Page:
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Re: open house

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Once again I have to stick up for my old alma mater.  You guys seem to
forget that Cal Poly in San Louis is not the only engineering school.
Cal Poly in Pomona has a very fine structural department under their
civil engineering department.  I got both my bachelors and masters
degree from them.  It is where Breyer teaches timber design and where
Bob Schnieder taught concrete, masonry and steel designs.  It is also
where testing was done by the Masonry Institute and Jim Amerahen (sp ?)
on masonry piers in the 60's.  This is where the current values for
masonry in shear was developed.

You can take practical courses in concrete, timber, soils, foundation
design, steel, masonry, advanced concrete design, advanced steel design
and theoretical classes in matrix analysis, finite element and the like.

I've hired people from both schools.  San Louis will have their students
take more architectural background classes, Pomona will have their
students also take classes in water and sewage treatment, traffic
engineering and more surveying.  Graduates from San Louis have more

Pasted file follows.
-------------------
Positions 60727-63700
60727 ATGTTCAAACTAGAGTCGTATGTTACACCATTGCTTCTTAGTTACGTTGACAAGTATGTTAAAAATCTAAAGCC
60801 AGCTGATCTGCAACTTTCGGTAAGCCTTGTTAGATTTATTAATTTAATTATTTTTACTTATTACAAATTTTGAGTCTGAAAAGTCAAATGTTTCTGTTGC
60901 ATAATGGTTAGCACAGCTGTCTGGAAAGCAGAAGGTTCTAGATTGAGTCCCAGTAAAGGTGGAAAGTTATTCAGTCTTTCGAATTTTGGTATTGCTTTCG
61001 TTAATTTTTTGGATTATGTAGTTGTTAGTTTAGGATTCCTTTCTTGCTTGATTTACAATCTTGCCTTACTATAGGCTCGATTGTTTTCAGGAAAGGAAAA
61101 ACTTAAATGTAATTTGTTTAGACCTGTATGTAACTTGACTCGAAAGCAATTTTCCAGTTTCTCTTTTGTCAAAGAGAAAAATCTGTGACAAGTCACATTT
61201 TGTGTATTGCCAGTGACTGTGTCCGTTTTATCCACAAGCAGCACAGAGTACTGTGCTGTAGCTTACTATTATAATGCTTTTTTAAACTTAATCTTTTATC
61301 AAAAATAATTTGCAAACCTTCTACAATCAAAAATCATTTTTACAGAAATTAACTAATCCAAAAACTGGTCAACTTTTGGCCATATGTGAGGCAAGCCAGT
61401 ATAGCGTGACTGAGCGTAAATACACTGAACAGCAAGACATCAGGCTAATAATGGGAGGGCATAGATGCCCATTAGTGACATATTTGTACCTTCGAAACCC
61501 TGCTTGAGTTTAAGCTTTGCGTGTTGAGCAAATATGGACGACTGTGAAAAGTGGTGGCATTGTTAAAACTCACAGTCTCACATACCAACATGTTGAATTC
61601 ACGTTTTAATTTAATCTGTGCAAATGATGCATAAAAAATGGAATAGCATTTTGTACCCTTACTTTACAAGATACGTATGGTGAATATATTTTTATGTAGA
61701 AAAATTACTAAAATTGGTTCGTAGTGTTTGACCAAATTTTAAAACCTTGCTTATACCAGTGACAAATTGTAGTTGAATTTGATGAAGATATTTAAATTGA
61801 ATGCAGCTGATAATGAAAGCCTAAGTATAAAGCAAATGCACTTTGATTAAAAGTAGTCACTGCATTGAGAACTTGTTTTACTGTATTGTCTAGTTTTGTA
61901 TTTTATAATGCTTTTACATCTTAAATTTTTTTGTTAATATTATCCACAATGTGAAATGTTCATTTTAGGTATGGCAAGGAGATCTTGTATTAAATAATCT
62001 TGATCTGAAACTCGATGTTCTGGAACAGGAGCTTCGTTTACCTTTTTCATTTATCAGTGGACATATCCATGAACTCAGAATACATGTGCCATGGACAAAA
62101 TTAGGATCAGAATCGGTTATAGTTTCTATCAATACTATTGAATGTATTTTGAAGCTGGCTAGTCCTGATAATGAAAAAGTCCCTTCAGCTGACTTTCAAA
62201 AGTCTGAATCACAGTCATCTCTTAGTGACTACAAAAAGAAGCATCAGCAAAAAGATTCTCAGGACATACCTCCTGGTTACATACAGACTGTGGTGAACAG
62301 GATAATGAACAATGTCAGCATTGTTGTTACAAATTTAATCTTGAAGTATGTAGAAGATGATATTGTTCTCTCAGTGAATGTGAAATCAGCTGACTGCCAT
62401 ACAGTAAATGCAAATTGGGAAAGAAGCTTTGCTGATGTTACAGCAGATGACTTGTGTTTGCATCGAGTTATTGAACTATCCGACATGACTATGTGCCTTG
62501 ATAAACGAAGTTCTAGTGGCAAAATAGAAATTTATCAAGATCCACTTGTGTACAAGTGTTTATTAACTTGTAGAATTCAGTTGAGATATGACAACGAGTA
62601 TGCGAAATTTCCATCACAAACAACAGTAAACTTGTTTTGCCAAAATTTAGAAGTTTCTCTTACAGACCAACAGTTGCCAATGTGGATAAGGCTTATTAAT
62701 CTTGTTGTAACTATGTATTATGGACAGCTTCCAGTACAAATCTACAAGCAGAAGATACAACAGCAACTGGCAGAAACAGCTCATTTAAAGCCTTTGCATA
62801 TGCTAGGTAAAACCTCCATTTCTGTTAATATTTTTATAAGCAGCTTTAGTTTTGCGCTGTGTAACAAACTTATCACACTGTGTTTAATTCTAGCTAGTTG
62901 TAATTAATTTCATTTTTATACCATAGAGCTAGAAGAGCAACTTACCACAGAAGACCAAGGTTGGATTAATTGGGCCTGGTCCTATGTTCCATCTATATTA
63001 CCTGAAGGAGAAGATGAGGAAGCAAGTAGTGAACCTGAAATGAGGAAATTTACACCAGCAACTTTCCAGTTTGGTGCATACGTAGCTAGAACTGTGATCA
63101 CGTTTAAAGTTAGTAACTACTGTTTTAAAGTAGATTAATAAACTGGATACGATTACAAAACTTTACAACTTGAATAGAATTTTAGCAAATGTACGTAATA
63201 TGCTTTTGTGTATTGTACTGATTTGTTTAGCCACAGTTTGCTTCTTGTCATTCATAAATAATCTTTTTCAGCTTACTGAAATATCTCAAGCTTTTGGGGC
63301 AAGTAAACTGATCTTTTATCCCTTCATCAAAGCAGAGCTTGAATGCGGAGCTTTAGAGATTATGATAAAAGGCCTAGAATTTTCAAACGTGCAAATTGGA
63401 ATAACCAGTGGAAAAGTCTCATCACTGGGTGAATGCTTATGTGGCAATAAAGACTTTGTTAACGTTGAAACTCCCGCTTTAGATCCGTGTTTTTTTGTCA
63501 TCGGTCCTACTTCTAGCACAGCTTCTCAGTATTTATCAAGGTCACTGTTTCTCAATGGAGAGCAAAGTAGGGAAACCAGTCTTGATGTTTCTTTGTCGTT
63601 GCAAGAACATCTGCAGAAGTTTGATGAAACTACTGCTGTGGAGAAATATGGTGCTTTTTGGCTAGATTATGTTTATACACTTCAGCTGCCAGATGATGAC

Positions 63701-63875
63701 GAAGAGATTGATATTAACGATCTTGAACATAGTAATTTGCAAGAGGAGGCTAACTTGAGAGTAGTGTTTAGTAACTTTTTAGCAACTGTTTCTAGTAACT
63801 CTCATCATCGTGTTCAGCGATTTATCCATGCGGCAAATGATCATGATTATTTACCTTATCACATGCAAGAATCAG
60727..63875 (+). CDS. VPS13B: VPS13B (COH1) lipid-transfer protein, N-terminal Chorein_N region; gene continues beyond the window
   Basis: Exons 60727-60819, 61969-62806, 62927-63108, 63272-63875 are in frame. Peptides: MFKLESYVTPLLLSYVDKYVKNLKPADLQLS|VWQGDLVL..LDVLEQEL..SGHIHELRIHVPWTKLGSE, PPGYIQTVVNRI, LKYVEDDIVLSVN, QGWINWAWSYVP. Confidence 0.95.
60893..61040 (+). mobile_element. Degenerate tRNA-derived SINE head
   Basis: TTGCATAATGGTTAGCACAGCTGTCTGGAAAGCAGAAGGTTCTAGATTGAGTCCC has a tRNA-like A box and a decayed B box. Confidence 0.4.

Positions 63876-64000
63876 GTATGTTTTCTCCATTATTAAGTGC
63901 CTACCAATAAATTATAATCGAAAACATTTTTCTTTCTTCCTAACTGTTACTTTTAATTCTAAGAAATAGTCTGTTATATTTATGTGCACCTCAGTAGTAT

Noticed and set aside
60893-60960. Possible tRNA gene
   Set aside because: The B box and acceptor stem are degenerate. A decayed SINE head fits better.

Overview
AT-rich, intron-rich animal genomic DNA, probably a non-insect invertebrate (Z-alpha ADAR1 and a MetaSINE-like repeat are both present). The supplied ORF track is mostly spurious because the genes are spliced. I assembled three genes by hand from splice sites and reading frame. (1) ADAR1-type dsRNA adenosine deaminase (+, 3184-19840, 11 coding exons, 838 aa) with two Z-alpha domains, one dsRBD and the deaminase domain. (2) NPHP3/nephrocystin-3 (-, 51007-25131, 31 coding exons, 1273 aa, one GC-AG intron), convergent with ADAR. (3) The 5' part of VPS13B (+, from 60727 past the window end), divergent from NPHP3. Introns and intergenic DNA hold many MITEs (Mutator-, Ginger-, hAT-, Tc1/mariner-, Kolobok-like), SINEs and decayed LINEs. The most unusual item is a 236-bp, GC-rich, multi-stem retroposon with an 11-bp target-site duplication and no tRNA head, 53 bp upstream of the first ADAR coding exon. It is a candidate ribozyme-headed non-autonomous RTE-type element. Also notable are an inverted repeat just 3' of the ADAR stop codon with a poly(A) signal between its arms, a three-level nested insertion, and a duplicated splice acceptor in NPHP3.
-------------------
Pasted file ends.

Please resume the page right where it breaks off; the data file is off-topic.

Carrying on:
problems with civil type work than ones from Pomona.

That is my observation and 2 cents worth.

Dennis McCroskey

John Lawson wrote:

> Lynn wrote....
> > For undergraduate work, none of the supposed big name schools will
> give you a
> > descent education.  You are taught by graduate students in very
> large classes,
> > or at the very least, the professors use teaching assistants to do
> all the work
> > except the actual class.
> > For a California undergraduate school, I would suggest a school
> like Cal Poly
> > San Luis Obispo.  You will get a lot more personal attention from
> the
> > professors and get and education that is gear toward actual
> engineering
> > practice.
> > Once you have finished an undergraduate school education and feel
> you want to
> > go on to graduate work, then I would consider one of the big name
> schools.  And
> > really you should shop around for the professor you want to work
> with who
> > teaches the specialty you are interested in and go to whatever
> school he is
> > teaching at, big name or not.
> >
> > When I was looking for an undergraduate school, I looked to see how
> heavily the
> > graduates were recruited by the engineering firms.  I asked to see
> what firms
> > were lined up to come and recruit graduates, and how many
> interviews each
> > graduate could expect.
> >
> > Lynn
> >
> I completely agree.  If you're not set on staying at the same school
> thru a Masters Degree, an undergraduate degree at Cal Poly San Luis
> Obispo (Architectural Engineering) is far superior to any of the
> others.  Then pick Stanford or Cal Berkeley or UCSD or UCLA for the
> Masters (or try Chicago, Illinois, or MIT back East).  Personally, as
> a Cal Poly SLO grad, I found myself in Stanford's Masters program
> better prepared than any other undergraduate school education
> (especially USC).  In addition, here in California, Cal Poly SLO
> grads seem to get selected first by firms hiring.  I do believe
> though that the difference in educational choice becomes
> insignificant after five years of on-the-job experience.
> John